Peter Cornwell’s The Haunting in Conneticut is the latest in a long line of “based on a true story” haunted-house films in the style of The Amityville Horror (1979). What this generally means is that any old yahoo who thinks the ghost of grandma is running around flushing toilets and flipping the porch light on and off can get a movie deal.
In actuality, The Haunting in Connecticut goes a step further, since it claims to be based on the true story. Couple that with the fact that this is the haunting in Connecticut, and it would appear that this is the definitive tale of spookiness in the Nutmeg State. Be sure to thank Mr. Cornwell the next time you see him.
Regardless, the movie remains a series of haunted-house clichés and tropes. In this case we get a family, whose oldest son, Matt (TV actor Kyle Gallner), is suffering from some unnamed form of movie cancer. In order to shorten the drive time between their home and the hospital, where Matt is receiving his radiation treatment, his mother, Sara (Virginia Madsen), decides to move the family to Connecticut.
She quickly finds the perfect rental home, but it seems to have some sort of “history.” In this case, the house used to be a mortuary, and Matt—possibly due to the experimental manner of his cancer treatment—begins to see spooky goings on. This mostly consists of murky figures popping up in mirrors or in the reflections of television monitors (accompanied, of course, by screechy violin cues), but quickly graduates into broken dishes, bloody mops, charmingly animated crabs and a column on their porch filled with what appears to be maggot-infested beef stew.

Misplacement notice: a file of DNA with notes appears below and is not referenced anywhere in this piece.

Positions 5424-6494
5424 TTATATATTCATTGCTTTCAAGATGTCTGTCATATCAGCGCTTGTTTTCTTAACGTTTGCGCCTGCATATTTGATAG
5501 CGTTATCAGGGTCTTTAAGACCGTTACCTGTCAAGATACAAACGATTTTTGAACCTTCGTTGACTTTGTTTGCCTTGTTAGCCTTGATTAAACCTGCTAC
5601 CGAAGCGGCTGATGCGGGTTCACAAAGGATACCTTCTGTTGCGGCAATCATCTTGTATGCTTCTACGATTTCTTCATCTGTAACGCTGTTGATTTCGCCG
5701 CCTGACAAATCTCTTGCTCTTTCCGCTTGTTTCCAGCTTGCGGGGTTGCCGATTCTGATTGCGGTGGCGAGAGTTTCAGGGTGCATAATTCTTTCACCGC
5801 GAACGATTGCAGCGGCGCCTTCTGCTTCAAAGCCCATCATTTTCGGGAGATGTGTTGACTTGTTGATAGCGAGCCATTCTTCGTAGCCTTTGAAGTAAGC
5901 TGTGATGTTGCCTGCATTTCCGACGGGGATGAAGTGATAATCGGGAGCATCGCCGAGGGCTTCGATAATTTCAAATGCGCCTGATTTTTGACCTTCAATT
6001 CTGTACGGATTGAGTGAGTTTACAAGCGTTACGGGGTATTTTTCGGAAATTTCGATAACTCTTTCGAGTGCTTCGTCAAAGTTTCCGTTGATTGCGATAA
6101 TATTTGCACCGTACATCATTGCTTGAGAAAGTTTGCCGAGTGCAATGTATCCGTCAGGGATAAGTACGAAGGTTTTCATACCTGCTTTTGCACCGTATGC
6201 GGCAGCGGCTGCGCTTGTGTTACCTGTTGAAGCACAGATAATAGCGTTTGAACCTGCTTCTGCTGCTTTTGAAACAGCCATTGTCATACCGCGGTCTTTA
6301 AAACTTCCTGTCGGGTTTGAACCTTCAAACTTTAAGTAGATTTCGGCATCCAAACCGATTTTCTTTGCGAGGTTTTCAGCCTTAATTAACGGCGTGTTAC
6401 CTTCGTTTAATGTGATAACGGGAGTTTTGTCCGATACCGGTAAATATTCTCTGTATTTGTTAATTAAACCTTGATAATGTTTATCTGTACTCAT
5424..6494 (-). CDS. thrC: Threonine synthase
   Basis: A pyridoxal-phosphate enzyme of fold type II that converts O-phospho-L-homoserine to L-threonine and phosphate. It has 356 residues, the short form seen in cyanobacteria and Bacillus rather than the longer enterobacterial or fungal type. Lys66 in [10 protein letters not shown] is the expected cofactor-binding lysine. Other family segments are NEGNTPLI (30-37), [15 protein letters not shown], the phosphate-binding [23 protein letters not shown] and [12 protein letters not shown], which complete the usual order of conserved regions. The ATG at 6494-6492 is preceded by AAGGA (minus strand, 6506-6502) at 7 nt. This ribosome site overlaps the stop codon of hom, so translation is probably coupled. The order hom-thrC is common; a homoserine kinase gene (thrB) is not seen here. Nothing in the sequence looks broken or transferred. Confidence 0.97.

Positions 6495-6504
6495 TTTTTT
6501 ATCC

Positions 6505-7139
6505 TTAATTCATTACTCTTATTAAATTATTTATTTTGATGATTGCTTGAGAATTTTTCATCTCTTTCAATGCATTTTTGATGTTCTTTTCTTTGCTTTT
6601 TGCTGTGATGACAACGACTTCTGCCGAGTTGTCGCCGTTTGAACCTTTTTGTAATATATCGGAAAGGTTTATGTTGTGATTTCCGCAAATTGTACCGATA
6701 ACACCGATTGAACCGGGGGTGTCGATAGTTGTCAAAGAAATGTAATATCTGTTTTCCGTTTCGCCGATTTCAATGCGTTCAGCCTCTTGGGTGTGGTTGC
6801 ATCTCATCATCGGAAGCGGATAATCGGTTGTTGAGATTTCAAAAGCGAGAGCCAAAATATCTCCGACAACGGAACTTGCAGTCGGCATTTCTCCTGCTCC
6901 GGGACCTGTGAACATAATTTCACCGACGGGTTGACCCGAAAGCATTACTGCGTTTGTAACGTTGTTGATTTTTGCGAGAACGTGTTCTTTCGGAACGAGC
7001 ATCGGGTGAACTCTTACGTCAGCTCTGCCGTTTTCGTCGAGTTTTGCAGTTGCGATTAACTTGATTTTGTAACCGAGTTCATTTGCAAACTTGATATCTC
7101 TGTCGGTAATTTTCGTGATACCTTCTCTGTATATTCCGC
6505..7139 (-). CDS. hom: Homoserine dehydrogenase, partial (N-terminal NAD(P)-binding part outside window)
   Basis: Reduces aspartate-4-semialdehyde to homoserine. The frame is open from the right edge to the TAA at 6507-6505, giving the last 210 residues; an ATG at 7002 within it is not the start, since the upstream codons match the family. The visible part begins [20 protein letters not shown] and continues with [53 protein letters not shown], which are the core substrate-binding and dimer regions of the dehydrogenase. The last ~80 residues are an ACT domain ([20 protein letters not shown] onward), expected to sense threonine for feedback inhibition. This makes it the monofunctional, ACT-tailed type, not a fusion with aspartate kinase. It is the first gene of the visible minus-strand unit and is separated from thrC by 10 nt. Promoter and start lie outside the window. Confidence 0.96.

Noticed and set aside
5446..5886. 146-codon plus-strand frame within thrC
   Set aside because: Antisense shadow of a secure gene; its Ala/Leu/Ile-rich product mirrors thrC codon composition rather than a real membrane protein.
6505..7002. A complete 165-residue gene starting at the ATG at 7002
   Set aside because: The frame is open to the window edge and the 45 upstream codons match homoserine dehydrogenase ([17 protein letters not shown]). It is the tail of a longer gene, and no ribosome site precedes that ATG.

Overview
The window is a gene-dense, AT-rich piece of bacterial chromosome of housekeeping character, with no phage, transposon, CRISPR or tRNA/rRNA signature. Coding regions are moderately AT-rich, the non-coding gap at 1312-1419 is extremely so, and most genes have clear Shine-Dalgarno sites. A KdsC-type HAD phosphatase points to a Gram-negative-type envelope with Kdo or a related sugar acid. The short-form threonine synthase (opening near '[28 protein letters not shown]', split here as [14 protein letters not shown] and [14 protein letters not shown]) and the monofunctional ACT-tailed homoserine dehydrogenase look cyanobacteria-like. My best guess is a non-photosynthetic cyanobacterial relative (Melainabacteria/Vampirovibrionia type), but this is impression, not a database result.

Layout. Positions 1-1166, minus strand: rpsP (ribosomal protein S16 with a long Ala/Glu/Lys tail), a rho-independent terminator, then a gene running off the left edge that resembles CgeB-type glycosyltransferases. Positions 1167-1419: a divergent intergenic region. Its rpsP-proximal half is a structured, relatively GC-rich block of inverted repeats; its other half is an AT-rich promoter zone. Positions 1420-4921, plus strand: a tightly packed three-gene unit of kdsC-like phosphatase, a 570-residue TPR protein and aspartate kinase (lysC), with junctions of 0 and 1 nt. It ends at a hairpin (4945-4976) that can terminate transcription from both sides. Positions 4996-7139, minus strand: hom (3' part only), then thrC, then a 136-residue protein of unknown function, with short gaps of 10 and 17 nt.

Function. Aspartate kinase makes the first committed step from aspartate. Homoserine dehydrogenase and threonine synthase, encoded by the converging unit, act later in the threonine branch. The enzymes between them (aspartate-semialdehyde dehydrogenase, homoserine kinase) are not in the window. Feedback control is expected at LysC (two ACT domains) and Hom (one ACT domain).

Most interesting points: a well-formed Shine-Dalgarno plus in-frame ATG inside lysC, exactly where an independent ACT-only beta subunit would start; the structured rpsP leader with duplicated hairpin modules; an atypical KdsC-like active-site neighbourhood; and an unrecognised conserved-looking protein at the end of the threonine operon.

Of course, things begin to escalate, and the rest of the family starts seeing things, too. Some quick research (done in a library looking at headlines on microfiche copies of newspapers) shows that the house was not only a mortuary, but séances were practiced in the parlor as well, in addition to some dabbling in necromancy.
All of this is supposed to lead to an unraveling of the mysteries of the house and the evil that lies within, but none of it is terribly scary or creepy, two key elements if you’re making a horror movie. The easy thing would be to blame the film’s PG-13 rating, but Gore Verbinski made the wholly unsettling The Ring (2002) with the same rating. But Cornwell seems to have little idea of what makes a horror flick frightening—and it certainly doesn’t help that the whole thing looks like it has the budget of a Lifetime movie. The scares are all of the “something popping up from around the corner” variety, and there is zero creepiness—let alone tact—involved with any of it. It’s a movie where the climactic “true evil” of the house ends up being a fridge full of moldy food and a killer shower curtain. Evil has never been so banal.
In the end, The Haunting in Connecticut is just another case of been there done that, adding nothing new to an already stale horror genre. Beyond a handful of unintentional laughs, it’s not good for much. Rated PG-13 for some intense sequences of terror and disturbing images.